(Forget money and fame – Phil was fighting back when the prize was a weird trophy and a semi-attractive Japanese chick. / Photo courtesy of Sherdog.)
When we learned that the match between UFC veteran Phil Baroni and 23-year-old prospect Brad Tavares would indeed be aired before the UFC 125 pay-per-view broadcast this Saturday, it reminded me of our last chat with the New York Bad Ass on episode 11.1 of the Bum Rush Radio Show. Baroni has reached that point in his career where youngsters are trying to make their names off of him, and he has to beat them if he wants his own name to retain its value. I asked Phil if he felt like the last in a bygone generation of fighters, considering that so many of his rivals are no longer competing. And I thought his response was worth sharing again…
CAGEPOTATO.COM: I was thinking earlier today about some of the big rivalries and battles you’ve had in your career: Frank Shamrock is now retired. Matt Lindland is a knockout victim these days. Evan Tanner‘s no longer with us. It’s like you’re the last man standing. Ten years in this sport is a lifetime. When you get in the cage, do you feel like you’re representing a different generation?
PHIL BARONI: Oh yeah, I’m [from] a different era. We weren’t in MMA because we wanted to get famous, or we wanted to be on a TV show. We were in MMA because we wanted to fight. We’re a different generation. Maybe there’s better athletes in there today – so they always want to say – but there were real fighters back then. We weren’t in it for the money, we had something to prove. So along those lines, I think I’m representing the old-school…the back-in-day hardcore guys, for the hardcore fans.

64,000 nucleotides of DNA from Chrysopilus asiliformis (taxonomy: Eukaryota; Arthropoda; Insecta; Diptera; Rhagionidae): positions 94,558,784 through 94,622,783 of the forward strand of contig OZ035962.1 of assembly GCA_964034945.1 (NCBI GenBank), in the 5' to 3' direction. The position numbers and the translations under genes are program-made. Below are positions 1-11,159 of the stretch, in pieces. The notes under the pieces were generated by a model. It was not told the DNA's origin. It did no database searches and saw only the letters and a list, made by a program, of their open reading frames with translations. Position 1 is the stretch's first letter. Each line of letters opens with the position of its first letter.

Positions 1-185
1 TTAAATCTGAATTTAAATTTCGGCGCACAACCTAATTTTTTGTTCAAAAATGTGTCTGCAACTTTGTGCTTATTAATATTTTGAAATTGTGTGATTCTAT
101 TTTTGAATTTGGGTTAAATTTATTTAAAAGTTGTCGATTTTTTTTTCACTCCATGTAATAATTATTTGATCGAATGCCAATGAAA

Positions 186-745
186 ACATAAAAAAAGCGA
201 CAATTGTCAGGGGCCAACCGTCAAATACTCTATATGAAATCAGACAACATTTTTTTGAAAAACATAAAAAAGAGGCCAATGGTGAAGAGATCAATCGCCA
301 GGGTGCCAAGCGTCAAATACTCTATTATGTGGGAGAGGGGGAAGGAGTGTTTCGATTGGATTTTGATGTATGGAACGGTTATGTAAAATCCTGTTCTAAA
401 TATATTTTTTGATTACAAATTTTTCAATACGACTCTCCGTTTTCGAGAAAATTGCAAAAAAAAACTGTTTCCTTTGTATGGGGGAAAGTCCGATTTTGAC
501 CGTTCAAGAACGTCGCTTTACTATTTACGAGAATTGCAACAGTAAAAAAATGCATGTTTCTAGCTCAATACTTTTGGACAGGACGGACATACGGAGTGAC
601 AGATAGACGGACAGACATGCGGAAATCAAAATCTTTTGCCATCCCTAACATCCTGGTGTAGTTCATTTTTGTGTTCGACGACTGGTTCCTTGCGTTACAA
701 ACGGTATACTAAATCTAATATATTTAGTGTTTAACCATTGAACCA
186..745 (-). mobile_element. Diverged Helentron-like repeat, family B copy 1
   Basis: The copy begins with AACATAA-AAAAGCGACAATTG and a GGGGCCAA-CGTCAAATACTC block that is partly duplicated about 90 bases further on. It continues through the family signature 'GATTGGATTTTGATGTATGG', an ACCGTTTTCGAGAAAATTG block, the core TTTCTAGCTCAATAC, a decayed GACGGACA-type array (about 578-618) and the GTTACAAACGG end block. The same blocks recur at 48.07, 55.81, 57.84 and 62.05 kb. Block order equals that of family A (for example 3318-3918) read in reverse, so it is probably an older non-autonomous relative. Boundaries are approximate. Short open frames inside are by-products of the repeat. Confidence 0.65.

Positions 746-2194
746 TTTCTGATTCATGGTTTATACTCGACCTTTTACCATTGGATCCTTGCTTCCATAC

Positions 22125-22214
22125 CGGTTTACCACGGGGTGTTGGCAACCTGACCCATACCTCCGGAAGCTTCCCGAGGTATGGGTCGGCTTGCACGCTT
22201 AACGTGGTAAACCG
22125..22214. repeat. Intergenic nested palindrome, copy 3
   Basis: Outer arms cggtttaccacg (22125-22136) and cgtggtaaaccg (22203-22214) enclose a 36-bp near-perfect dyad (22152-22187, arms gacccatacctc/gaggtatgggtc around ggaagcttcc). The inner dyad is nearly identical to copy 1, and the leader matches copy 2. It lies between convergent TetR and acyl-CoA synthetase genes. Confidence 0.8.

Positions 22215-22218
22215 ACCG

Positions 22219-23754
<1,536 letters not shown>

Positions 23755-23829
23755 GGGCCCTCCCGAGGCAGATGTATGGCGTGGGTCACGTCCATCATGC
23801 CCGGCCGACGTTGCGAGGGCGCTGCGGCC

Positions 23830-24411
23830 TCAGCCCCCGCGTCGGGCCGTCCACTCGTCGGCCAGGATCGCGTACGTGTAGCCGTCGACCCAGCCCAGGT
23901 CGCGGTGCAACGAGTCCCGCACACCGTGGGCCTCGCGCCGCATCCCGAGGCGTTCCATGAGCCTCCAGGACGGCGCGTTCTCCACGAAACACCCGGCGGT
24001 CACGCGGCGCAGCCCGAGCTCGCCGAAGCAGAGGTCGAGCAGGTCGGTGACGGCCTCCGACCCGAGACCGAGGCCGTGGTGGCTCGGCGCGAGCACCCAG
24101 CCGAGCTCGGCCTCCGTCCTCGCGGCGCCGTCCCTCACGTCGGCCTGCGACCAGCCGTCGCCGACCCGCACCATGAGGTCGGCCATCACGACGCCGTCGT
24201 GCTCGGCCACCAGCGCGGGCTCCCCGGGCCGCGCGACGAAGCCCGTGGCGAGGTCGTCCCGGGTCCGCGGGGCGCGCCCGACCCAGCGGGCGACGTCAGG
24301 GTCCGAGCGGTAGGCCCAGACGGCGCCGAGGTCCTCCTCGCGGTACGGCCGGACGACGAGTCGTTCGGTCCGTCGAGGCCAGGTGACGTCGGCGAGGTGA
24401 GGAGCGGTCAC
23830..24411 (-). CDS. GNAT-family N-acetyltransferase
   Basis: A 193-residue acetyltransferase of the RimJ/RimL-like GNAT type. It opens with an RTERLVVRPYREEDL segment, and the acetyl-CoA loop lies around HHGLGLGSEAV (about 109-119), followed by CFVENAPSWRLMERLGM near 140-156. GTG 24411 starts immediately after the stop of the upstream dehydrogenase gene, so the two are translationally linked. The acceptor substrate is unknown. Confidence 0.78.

CAGEPOTATO.COM: There definitely not too many of you guys left, that’s for sure…
PHIL BARONI: Hey, I still got Minowa, I got one more to make with him. You named all the guys that aren’t around no more, but Minowa’s still doing good, so I still gotta beat his ass one more time.
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